Unless you are a hermit (like my husband wishes to be, but I won’t let him), you have to deal with people. The word “people” has long been used to refer to an uncertain quantity or indefinite number of human beings (uncountable). “Persons” has been used when referring to a definite number of homo sapiens (countable).
They are expecting a lot of people at the Marcellus Shale town hall meeting.
However, occupancy of the room is limited to 84 persons, according to the fire marshal.
Some style books, including the AP book on my shelf, prefer the use of “people” to “persons” as the standard plural of “person,” even for countable instances.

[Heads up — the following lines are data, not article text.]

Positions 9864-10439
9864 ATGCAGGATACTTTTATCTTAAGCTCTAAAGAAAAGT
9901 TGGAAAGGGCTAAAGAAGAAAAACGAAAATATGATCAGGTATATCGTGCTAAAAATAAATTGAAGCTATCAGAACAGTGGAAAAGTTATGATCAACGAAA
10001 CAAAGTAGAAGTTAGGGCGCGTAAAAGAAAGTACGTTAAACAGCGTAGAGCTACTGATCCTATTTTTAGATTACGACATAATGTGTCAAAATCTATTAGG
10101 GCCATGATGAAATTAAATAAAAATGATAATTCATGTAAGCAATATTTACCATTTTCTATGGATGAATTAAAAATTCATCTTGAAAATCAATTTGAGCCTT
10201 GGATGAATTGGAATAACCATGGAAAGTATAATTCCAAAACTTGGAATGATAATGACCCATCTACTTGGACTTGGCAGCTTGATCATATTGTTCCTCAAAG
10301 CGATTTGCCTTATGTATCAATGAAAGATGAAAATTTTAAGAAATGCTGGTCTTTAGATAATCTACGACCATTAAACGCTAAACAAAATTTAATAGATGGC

Fortunately, only 81 people showed up for the town hall meeting, so we didn’t have to turn any away.
People can also be singular, as in the case where it acts as a collective noun that means “race or nation.” In such circumstances, “people” takes a plural verb.
The American people have a special fondness for freedom.
This particular meaning of “people” can also be used as a plural, as in “peoples.”
Many peoples, tribes, and nations have a story or legend about a Great Flood that destroyed all but eight persons.